“Here again the girls are due a lot of credit for their school spirit in turning out to see the games and at many times they nearly out numbered the boys.” 
Lack of student attendance at school sporting events not only showed want of school pride, but more importantly led to lack of financial support in sponsoring these events. Therefore school officials, who may have been interested in increasing school pride, were open to suggestions in improving spectator turnout at school sporting events. An article in Beverly High School’s 1914 “The AEGIS”  discussed the possibility of designating people who led cheers at sporting events to make games more appealing to audiences. Nothing further was to be mentioned of this until 1943.
The start of World War I in 1914 brought a surprising, yet greatly appreciated increase in student attendance at Hartford High sporting events. With General Leonard Wood’s wafting ideas of conscription and nearly half of the United States Army stationed over seas  , feelings of patriotism were spreading through the nation, reaching even the young adult population. The “Owl’s” 1915 “Review of Athletics” directly commented on the post war atmosphere and its effect on the sporting event attendance.
“The spirit of the entire school is responding to the calls for candidates, and in attending the various games, has been unusually strong, and goes to show that all the patriotic people of this world are not to be found in Europe.” 
A year into World War I, 1916, three official cheerleaders were listed in the “Owl Annual”. Under the summary of basketball games three male students were recognized as cheerleaders. Following the cheerleaders names were the school yells and the school song, which were to be led by the designated cheerleaders. The school song, written by student Helen Roberts Tolles ,class of 1916 reads;
“Shout it loud in unity…While now we lead thee onto victory…And we will praise thy name as we do prove thy fame. Three good old cheers for the Hartford High.”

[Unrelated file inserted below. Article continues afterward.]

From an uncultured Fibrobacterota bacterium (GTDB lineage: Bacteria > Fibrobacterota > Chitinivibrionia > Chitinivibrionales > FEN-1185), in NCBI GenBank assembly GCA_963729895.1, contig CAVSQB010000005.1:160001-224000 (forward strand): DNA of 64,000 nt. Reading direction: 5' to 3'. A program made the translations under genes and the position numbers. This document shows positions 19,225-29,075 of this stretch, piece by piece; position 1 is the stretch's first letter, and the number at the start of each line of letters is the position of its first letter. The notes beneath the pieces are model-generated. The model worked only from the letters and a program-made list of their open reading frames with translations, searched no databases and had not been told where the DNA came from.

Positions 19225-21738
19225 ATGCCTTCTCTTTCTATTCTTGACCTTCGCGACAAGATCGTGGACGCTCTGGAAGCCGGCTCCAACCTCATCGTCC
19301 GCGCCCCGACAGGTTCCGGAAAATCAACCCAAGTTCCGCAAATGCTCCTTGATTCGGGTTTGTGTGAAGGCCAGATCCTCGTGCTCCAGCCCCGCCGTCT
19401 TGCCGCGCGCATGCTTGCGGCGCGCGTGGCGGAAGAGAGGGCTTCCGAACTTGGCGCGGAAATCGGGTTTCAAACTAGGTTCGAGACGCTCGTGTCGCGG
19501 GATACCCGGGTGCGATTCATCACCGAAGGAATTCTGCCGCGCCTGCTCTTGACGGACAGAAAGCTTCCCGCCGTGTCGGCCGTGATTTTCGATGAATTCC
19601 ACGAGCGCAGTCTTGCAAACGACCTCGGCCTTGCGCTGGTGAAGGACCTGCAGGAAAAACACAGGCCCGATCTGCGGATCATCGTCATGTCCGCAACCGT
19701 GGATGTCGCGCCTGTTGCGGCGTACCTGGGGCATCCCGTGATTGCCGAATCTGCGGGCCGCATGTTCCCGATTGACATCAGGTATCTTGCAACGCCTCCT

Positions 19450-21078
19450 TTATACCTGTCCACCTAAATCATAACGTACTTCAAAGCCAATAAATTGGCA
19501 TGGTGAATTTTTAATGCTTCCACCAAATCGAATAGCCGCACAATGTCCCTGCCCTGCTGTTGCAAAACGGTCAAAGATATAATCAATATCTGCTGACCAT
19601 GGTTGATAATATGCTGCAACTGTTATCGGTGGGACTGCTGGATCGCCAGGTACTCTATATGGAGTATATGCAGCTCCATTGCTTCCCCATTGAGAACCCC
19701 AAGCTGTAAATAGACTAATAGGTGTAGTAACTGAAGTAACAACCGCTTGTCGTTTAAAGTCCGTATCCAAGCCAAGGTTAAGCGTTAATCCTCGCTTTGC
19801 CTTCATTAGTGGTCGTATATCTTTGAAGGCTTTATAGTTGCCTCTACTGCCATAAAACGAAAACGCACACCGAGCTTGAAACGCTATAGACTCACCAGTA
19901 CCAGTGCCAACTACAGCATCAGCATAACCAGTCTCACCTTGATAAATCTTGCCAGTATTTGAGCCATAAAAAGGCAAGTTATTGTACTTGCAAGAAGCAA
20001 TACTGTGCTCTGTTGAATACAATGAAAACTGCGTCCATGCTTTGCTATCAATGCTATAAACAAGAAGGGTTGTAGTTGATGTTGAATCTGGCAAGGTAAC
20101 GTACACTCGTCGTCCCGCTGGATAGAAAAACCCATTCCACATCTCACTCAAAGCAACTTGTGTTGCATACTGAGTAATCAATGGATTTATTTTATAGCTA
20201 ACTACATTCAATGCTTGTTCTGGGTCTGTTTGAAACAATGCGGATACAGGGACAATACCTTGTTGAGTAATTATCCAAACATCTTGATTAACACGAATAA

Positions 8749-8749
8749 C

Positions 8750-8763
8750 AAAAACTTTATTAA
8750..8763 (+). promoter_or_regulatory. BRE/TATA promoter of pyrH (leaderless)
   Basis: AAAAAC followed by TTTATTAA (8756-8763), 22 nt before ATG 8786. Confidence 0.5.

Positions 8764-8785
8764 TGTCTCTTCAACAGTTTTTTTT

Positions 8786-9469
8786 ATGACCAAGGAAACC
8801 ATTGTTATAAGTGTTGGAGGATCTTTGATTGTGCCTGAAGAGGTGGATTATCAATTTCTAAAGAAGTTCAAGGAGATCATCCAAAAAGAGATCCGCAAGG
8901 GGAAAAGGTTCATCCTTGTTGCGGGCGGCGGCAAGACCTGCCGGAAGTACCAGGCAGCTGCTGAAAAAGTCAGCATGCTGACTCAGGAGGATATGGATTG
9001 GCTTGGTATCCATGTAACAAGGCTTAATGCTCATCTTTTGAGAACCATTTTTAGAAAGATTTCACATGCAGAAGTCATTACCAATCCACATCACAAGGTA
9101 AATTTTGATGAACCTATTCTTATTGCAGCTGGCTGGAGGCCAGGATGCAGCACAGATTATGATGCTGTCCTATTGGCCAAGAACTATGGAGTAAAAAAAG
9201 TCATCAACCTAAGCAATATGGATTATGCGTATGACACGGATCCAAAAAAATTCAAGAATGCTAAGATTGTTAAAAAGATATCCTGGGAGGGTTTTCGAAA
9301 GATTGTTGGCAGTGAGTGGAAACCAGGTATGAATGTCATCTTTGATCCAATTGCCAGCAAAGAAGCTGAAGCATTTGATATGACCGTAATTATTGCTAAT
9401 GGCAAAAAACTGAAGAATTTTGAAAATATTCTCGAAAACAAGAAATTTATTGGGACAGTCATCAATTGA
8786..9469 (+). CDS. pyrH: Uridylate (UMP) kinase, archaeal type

The mass media of the 1920’s introduced America to the use of females as a vehicle of “sex appeal”.  This revolution in the media ignited the long process of cracking away the traditional shell of sexual modesty placed on females. Slowly females were allowed to obtain roles that drew attention to their physical shape and attractiveness. This movement reached urban areas years before touching the suburbs.
Proving this, The Hartford Public High’s school yells and song had been relocated to beneath the Girl’s Leader Class  in the 1920 “Owl Annual” as compared to the debut of the suburban cheerleaders in Beverly High School’s 1943 yearbook twenty-three years later. Colleges followed the new media trend quickly. The University of Minnesota, began experimenting with gymnastics and tumbling in 1923, and in the same year allowed female students to become cheerleaders. 
Books such as “Tumbling, Pyramid Building and Stunts for Girls and Young Women” by B. and D.Gotteral encouraged women to involve themselves in activities similar to modern day cheerleading. The Gotteral’s book, published in 1929, gave step-by-step instructions for creating pyramids, tumbling and stunting. It provided explanatory pictures and gave costume and music tips for routines that would grasp crowd appeal. All of these techniques, mounting, music, uniforms tumbling and pyramids are evident in competitive cheerleading today.